It may not be quite as dramatic as Taylor Swift and Katy Perry burying the hatchet, but for Swift fans, it is likely to be a huge deal. As of midnight Friday, all of the pop star's music is now available on every streaming service, including Spotify.
In messages posted on Thursday night to Twitter and Instagram, Swift's management company said the return to streaming was a gift to her loyal fans, in honor of her album selling 10 million copies.
Swift famously rejected Spotify in 2014, pulling all of her songs from the service because she said it wasn't paying artists enough, and that it didn't give artists enough flexibility on pricing. As she told TIME (which is owned by Time Inc., Fortune's parent company):
I tried it and I didn't like the way it felt. I think there should be an inherent value placed on art. I didn't see that happening, perception-wise, when I put my music on Spotify.
Losing Swift was a major blow to Spotify because she was not only one of the biggest pop stars in the world, but her album 1989 had just been released and looked to be a massive hit. The company tried to win her back with a specially curated playlist designed to send her a message, but to no avail.
The following year, Swift lashed out at Apple as well, after the consumer electronics giant launched its new Apple Music streaming service with a three-month free trial, and told artists that they wouldn't receive any royalties for those three months.
"Three months is a long time to ask people to go unpaid, and it is unfair to ask anyone to work for nothing," the artist wrote in an open letter to Apple. "We don’t ask you for free iPhones. Please don’t ask us to provide you with our music for no compensation." Apple quickly changed its policy.
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So why has Swift decided to put her music back on streaming services now? There are a few possible reasons, and one of the major ones is that Spotify changed the way it handles new releases.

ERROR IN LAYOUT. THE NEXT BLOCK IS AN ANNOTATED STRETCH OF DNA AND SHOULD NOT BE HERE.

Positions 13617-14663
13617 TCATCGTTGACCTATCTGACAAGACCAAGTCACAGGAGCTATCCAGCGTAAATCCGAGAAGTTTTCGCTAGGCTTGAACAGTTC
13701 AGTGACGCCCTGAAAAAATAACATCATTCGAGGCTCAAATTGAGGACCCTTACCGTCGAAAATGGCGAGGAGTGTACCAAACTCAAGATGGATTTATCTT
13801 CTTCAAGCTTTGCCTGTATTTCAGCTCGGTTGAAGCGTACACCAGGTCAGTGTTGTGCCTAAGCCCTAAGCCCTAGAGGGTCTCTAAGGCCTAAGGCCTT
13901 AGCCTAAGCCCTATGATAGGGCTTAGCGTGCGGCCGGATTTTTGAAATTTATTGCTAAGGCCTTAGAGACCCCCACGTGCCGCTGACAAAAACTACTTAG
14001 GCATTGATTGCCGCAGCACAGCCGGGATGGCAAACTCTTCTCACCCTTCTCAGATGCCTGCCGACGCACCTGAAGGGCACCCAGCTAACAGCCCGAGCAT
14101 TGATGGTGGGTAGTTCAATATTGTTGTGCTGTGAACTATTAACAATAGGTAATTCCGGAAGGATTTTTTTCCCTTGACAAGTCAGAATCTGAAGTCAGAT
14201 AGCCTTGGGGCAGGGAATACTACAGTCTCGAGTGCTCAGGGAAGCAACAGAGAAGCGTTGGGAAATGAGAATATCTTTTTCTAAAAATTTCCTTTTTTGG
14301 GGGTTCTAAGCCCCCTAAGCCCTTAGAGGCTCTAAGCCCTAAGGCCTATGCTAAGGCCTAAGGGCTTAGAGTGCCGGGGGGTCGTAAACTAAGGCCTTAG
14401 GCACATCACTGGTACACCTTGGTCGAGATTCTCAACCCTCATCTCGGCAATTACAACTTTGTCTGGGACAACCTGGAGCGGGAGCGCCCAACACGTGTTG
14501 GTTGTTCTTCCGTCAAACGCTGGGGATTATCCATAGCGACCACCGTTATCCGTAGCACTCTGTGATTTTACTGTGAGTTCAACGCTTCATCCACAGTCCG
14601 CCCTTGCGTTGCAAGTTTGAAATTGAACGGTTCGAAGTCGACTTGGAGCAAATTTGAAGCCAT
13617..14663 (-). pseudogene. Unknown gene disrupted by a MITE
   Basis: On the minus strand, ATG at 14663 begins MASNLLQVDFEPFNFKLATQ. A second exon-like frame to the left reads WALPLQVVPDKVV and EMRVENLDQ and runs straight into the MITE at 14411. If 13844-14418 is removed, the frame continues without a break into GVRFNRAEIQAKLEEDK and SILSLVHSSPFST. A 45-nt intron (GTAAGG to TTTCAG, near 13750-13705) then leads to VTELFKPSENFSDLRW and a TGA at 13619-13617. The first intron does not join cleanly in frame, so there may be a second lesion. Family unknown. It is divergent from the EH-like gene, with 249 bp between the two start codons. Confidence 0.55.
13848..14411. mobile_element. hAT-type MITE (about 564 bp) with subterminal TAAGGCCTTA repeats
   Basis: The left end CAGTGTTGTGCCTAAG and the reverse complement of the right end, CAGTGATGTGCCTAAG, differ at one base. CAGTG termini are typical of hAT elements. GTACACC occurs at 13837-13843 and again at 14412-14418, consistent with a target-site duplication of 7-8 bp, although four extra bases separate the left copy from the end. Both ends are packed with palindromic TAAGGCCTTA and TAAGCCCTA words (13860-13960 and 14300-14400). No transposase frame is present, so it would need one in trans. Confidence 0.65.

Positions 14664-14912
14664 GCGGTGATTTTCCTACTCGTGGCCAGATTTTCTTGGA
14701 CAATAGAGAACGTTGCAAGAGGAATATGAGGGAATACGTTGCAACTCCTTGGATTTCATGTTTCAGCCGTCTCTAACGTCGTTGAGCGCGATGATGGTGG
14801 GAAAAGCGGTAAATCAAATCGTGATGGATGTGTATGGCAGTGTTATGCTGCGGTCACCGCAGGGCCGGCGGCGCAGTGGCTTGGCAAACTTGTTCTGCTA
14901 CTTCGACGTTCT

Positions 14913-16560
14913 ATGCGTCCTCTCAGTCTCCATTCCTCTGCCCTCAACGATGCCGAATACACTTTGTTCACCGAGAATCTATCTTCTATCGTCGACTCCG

In April, the streaming service signed a deal with Universal Music Group, one of the largest of the global record labels, which would allow the label's artists (including Swift) to restrict their new albums and songs to paying subscribers for two weeks.
As the lack of this kind of "windowing" approach was one of the things that led to Swift leaving Spotify in the first place, the announcement sparked speculation that she might return to the service once it was introduced.
Streaming services have also grown to the point where consulting firm PricewaterhouseCoopers says it expects revenue from streaming to eclipse sales of both CDs and traditional records for the first time this year.
Meanwhile, some music fans and industry insiders are whispering about another potential reason why Swift might have chosen to return her music to Spotify and other streaming services now: her long-running feud with fellow pop star Katy Perry. The two have been taking thinly veiled musical potshots at each other since 2014.
Perry's new album was just released on Friday, leading some to speculate that Swift timed her return to streaming services in such a way as to steal the spotlight from her musical nemesis.
Whatever the rationale, the detente between Swift and the major streaming services seems likely to even further inflate the already massive marketing machine that is Taylor Swift. And for Spotify in particular, it provides a much-needed boost, as the company prepares for a potential stock offering that some analysts expect to hit the market later this year.